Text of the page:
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Latest in the Algeria Hostage Crisis: Admin Says It 'Won't Negotiate With Terrorists' After Militants Demand Release of Blind Sheikh

Blind Sheikh Omar Abdel RahmanCredit: AFP/Getty Images

Blind Sheikh Omar Abdel RahmanCredit: AFP/Getty Images

The hostage crisis in Algeria are unfolding rapidly and indeed details both abound and differ in terms of the number of hostages and casualties involved.

A brief review of Friday's reports reveal that the al Qaeda-linked terrorist cell responsible for the attack has demanded the release of Omar Abdel-Rahman, better known as the "Blind Sheikh," in exchange for at least two of the Americans being held hostage.

The State Department confirmed to Fox News Friday that there are indeed still American hostages being held at the BP gas plant in Algeria, but, when asked about the potential for trading hostages for terror figures imprisoned in the United States, spokeswoman Victoria Nuland said: “The United States does not negotiate with terrorists.”

She added that the U.S. is working with the Algeria and other governments to try to secure the release of the remaining hostages.

CNN is also reporting on this unsettling development:

The [state-run Alegerian] press service said Friday that an Algerian military operation freed 650 hostages, including 100 foreigners. At least 30 foreign workers were still unaccounted for, according to the unconfirmed media report.

It said 12 hostages have been killed in the wake of the military operation, which began Thursday.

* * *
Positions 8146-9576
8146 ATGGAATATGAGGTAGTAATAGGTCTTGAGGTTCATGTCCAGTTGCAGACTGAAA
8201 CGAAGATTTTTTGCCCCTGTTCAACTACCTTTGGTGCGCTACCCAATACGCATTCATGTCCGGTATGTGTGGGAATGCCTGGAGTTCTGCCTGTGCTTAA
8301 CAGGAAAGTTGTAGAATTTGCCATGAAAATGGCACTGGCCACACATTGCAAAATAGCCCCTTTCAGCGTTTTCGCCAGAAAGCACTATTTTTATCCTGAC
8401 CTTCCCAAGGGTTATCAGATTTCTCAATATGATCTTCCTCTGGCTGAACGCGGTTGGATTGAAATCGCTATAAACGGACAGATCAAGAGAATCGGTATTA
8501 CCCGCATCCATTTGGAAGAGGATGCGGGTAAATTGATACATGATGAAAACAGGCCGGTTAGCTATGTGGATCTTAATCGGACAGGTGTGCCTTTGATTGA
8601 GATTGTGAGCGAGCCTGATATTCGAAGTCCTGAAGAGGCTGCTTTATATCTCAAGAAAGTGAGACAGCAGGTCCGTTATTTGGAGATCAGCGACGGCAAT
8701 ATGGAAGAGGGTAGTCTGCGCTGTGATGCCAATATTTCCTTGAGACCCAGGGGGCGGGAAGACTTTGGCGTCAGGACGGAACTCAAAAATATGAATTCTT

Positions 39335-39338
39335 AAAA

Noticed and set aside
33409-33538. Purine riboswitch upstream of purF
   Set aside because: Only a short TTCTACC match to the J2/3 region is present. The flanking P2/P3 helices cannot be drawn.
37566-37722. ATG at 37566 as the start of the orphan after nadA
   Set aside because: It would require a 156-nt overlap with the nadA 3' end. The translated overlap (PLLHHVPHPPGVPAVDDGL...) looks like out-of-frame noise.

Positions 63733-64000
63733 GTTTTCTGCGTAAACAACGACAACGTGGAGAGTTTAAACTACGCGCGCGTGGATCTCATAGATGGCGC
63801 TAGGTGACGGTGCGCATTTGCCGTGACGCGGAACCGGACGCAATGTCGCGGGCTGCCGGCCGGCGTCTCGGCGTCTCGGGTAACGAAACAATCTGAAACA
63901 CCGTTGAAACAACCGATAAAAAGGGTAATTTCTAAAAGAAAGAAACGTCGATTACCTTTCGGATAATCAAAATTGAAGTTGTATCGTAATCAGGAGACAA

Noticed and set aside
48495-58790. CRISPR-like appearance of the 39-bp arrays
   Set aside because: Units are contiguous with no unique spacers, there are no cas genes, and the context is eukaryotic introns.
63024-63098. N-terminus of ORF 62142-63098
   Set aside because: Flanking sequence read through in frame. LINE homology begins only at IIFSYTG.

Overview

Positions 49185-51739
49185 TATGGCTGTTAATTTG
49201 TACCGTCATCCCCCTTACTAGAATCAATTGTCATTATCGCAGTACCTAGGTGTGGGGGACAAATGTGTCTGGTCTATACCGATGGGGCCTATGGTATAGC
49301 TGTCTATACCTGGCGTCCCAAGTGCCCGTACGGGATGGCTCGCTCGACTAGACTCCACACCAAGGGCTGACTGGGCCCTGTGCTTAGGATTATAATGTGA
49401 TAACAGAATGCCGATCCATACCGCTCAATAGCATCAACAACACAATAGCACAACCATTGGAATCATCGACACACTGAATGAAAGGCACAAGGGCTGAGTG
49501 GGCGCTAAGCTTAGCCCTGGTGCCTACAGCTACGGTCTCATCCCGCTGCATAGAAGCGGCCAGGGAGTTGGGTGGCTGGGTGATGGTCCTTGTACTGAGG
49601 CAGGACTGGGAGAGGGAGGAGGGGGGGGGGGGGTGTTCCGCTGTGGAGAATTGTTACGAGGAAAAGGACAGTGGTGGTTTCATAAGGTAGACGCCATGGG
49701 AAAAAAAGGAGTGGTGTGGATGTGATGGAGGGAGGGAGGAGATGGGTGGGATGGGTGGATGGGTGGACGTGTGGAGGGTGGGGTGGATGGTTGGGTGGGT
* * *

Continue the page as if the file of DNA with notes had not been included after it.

A spokesman for Moktar Belmoktar, a veteran jihadist who leads the group, made the offer in an interview with a private Mauritanian news agency.

The spokesman said Belmoktar is willing to exchange the Americans for Sheikh Omar Abdel Rahman, who orchestrated the 1993 World Trade Center bombing, and Aafia Siddiqui, a Pakistani woman who is jailed in the United States on terrorism charges.

In addition, Secretary of State Hillary Rodham Clinton, who called the siege an "act of terror," has urged Algeria to do everything in its power to ensure the hostages' safety and free them.

Clinton said that in her conversation with Algerian Prime Minister Abdelmalek Sellal Friday, she stressed that "the utmost care must be taken to preserve innocent life."

The three-day-long carnage at the BP plant in the Sahara took a turn Friday as Algeria's state news service reported that nearly 100 of the 132 foreign workers kidnapped by Islamic militants had been freed.

The Associated Press notes that while the number of hostages at the facility was a great deal higher than previous reports had indicated, questions about the fate of over 30 additional foreign workers remains unclear. The government's latest hostage tally was far higher than the 41 foreigners the militants had originally claimed to have captured.

In addition to the Blind Sheikh, the Islamic militants are also reportedly demanding the release of Aifia Siddiqui, a Pakistani scientist who shot at two U.S. soldiers in Afghanistan in 2008.


The Associated Press contributed to this report. 

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